Philadelphia Education Fund’s Response to School District’s Budget Announcement

Posted by Philadelphia Education Fund on May 5, 2014

Philadelphia Education Fund’s Response to School District’s Budget Announcement

Again, we face a School District budget that should be acceptable to no one who cares about kids, education, or the future of our economy and our region. The State continues to be the biggest culprit in the District’s fiscal woes. However, we have children in schools right now, and they need us to do what we can, locally, even as we push for more money from Harrisburg.

Because last year’s (insufficient) State support relied on non-recurring funds, the District is back asking for significant money just to maintain current, woefully inadequate, service levels. We are dismayed at the prospect of another round of massive layoffs if the City does not release the $195 M the Superintendent has requested. $120 M has already been set aside via the sales tax extension. All Council has to do is approve its use for our schools. We have faith that the Mayor and Council, working together, can find the additional $75M Dr. Hite’s requests.

When we talk dollars, it’s easy to lose touch with what they mean. These numbers mean another thousand jobs — teachers, nurses, school police, maintenance staff – and with those jobs any semblance of an adequate education for most of our children.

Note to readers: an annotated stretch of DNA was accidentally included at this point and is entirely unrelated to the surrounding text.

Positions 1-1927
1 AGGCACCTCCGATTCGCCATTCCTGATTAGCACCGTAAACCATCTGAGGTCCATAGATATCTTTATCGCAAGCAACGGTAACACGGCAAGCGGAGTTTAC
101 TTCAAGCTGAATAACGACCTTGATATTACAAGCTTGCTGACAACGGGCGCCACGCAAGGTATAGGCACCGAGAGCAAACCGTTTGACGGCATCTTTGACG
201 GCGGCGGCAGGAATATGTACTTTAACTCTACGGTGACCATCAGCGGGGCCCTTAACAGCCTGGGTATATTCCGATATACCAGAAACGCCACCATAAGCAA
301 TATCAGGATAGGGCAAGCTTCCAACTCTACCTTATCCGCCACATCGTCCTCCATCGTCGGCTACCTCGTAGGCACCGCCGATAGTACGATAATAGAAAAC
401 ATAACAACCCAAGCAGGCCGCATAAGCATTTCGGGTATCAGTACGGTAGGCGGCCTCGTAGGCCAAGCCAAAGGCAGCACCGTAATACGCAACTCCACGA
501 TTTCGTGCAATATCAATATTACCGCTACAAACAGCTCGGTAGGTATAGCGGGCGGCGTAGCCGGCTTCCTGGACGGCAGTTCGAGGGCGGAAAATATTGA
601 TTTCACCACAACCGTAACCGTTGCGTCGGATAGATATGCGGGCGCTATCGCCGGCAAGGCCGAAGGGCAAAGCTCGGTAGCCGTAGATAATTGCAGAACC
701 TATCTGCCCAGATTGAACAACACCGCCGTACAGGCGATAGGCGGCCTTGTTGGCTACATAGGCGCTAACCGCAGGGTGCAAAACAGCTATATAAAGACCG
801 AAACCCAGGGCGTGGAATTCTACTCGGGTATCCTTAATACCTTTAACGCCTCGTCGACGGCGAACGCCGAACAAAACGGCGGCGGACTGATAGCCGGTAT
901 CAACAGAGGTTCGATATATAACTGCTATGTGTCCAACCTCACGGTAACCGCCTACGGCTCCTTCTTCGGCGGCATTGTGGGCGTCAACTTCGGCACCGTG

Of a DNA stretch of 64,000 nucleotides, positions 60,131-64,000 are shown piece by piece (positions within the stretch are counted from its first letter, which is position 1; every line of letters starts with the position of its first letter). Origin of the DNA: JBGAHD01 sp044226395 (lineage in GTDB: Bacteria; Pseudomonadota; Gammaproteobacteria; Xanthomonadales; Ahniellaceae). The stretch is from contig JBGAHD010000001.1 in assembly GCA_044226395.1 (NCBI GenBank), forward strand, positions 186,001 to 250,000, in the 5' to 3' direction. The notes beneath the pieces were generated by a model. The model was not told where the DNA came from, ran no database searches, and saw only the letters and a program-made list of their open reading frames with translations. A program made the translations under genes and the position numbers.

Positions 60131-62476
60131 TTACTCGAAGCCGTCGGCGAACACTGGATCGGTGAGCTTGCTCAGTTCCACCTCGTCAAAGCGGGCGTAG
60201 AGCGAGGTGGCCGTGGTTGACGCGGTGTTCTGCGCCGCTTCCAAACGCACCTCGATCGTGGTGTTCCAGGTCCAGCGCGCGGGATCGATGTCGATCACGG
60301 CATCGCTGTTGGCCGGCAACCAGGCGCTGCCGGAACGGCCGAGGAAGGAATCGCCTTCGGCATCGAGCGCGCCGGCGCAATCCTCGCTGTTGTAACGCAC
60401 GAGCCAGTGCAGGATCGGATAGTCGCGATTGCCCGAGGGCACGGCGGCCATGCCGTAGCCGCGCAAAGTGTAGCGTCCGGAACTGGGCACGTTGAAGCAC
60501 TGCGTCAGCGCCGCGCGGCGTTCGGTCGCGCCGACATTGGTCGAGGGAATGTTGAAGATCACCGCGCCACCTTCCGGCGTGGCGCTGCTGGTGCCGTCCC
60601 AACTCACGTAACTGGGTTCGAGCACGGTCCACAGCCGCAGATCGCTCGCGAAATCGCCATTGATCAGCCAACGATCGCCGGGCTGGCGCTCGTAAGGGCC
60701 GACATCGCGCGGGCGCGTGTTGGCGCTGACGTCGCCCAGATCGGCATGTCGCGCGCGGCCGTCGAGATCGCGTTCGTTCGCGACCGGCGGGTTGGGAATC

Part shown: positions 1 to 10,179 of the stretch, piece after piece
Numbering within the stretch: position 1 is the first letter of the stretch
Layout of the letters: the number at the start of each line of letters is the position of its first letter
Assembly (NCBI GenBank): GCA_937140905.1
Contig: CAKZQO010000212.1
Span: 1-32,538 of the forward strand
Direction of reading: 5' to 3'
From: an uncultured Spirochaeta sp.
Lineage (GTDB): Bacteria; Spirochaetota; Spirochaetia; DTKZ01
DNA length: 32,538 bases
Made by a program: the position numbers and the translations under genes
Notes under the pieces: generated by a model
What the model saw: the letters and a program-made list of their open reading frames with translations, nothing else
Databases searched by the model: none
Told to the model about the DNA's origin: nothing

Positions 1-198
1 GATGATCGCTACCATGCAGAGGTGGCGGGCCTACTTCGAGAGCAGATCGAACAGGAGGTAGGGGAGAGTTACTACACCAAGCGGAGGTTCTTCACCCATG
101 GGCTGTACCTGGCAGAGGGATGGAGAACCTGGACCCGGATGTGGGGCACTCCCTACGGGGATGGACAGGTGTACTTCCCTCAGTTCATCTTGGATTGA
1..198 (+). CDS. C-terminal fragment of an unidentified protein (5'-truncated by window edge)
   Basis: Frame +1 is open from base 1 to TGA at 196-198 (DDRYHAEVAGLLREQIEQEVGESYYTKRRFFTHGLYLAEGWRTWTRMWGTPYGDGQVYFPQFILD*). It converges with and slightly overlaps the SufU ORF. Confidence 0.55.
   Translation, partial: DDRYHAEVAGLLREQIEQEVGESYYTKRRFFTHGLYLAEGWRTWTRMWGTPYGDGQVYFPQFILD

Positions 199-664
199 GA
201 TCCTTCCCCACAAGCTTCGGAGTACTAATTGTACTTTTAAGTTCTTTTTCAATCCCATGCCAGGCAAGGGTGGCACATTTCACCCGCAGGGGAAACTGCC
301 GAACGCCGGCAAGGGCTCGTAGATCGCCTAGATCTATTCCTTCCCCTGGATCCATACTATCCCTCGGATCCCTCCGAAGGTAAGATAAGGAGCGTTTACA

Conversely, if City Council and the Mayor can do their part, and we can leverage additional funds from the State (for example, through refunding the Charter School Reimbursement line) the District can begin to move toward improvement, rather than cutting from bad to worse. Let’s remember we have made real improvements in the past when we’ve had more reasonable resources. From 2002 to 2010, as investment increased so did performance. The on-time graduation rate increased from 52% to 64%. Over the same years, proficiency in math and reading more than doubled (from 20% to 51% and 24% to 57%, respectively).

We know our children can succeed. But not if our schools are starved. There’s an old African saying, “when elephants fight, it is the grass that gets trampled.” In the game of school-budget “hot-potato” being played by the State and the City, I hope our elected officials are paying attention to who’s being crushed.


Darren Spielman
Philadelphia Education Fund
1709 Benjamin Franklin Parkway | Suite 700 | Philadelphia, PA 19103
Phone: 215.665.1400 ext. 3313
Fax: 215.864.2494


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